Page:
Baltimore Cops Violently Attack Cop’s Daughter for Recording

Illinois banned the recording of police by civilians, but another footage from Baltimore that just surfaced as part of a lawsuit may change everything.

A Baltimore woman has filed a lawsuit against the city’s police department, mayor and City Council for an incident from March in which she claims officers Tasered her for filming the arrest of a man on a street.

Kianga Mwamba, 36, claimed she was Tasered by police as she filmed a group of officers arresting and beating a man. Footage of the video, which Mwamba captured with her mobile phone on March 30 around 3:15 a.m., surfaced online this week. According to the lawsuit that she filed on Tuesday in a Baltimore court, police deleted the two-minute video from her phone. But a storage app on her device allowed her to recover the footage.

Police patrol a residential neighborhood in east Baltimore minutes after a curfew law took effect in Baltimore, Aug. 8, 2014. Mayor Stephanie Rawlings-Blake said the measure, which took effect on Friday, was aimed at getting children off the streets before they were put in danger. Photo by James Lawler Duggan/Reuters
Police patrol a residential neighborhood in east Baltimore minutes after a curfew law took effect in Baltimore, Aug. 8, 2014. Mayor Stephanie Rawlings-Blake said the measure, which took effect on Friday, was aimed at getting children off the streets before they were put in danger. Photo by James Lawler Duggan/Reuters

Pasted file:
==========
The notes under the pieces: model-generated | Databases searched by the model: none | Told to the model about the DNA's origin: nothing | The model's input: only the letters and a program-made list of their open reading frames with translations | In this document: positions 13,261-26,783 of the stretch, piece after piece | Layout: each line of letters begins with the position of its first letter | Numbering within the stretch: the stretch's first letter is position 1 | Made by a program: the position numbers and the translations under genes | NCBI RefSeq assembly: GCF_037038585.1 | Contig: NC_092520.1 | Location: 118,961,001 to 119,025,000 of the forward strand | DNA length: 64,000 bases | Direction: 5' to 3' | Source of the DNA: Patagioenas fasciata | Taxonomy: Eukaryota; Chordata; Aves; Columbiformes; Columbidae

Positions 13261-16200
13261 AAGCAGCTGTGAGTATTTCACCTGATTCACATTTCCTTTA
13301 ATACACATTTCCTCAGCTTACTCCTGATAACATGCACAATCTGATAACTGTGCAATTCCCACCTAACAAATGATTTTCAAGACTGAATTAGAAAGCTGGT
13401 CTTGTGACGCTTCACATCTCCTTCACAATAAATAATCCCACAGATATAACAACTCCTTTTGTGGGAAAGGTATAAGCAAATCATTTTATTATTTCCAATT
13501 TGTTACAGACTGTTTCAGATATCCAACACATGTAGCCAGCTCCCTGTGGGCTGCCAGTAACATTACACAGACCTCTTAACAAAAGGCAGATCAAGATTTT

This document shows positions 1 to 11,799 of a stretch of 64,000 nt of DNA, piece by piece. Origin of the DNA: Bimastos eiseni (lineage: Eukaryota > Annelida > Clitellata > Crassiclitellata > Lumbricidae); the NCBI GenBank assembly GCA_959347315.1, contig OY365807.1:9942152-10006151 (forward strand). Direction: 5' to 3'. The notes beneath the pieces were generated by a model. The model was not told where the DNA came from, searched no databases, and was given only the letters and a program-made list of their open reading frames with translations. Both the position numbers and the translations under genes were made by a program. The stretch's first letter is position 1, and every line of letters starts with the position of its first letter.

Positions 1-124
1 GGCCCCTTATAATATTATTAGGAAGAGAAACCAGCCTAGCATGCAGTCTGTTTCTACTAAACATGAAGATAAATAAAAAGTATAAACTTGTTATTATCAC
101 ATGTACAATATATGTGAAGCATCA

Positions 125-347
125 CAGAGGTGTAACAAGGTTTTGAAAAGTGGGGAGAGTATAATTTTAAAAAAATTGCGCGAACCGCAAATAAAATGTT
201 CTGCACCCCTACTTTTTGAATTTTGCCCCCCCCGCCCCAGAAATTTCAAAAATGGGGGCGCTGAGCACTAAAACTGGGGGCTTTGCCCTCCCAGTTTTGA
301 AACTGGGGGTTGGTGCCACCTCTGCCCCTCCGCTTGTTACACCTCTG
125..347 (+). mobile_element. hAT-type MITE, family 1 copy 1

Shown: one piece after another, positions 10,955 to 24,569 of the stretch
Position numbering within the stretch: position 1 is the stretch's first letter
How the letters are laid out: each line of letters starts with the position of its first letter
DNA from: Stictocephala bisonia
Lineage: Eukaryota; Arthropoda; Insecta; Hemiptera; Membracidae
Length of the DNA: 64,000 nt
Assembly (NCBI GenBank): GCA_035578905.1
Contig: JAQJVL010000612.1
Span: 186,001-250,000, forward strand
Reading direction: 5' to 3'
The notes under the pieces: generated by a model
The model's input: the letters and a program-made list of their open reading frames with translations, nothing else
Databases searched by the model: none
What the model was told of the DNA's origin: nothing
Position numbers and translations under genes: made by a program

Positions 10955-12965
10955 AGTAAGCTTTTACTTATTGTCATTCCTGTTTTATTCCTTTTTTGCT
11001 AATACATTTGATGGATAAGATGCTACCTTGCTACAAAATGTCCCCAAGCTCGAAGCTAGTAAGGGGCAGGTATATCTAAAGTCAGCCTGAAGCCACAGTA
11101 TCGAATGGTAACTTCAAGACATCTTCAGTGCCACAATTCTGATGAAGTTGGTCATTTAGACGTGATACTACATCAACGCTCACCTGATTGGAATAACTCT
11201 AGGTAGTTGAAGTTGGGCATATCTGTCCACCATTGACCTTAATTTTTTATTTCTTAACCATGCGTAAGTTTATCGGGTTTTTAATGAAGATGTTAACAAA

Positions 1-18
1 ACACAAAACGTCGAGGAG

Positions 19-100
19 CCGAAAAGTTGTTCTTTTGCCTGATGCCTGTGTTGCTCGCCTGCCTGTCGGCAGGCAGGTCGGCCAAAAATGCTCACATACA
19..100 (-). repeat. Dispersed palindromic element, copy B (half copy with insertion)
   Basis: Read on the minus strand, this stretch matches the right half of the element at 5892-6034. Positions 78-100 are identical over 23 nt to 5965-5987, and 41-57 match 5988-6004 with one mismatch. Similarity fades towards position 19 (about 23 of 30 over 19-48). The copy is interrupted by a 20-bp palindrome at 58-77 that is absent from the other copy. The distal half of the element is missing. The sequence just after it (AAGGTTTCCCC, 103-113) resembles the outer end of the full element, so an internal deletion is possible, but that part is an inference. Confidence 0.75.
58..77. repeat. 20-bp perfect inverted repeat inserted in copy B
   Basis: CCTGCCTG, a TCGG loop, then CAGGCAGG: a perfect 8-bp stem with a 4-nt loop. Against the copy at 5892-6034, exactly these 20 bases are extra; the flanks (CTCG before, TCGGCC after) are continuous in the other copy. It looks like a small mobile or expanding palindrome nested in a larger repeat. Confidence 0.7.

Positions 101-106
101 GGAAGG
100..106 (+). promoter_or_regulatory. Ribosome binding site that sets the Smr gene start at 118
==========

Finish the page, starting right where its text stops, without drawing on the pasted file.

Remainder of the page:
On March 30 of this year at 3:15 a.m., Kianga Mwamba saw Baltimore city police kicking and hitting a handcuffed suspect from her car. She stops to videotape the scene with her phone. She’s repeatedly told she can’t film, but she says she knows her rights, and it’s legal to film police in public. The police then say she needs to pull her car off the street.

What happens next is the main point of contention. As she’s trying to pull the car off the road, a policeman says she almost hit another officer, so they dragged her out of the car, using a stun gun or a taser in the process. Then she says a police officer yanked her phone away and deleted the video off her phone.

Now even though the footage was initially erased, Mwamba’s phone was automatically backing the file up into the cloud, and the video was later recovered off the internet.

The lawsuit comes at a time when incidents like the ones in Ferguson, Missouri and Staten Island, New York call into question numerous other cases where police have overstepped their bounds.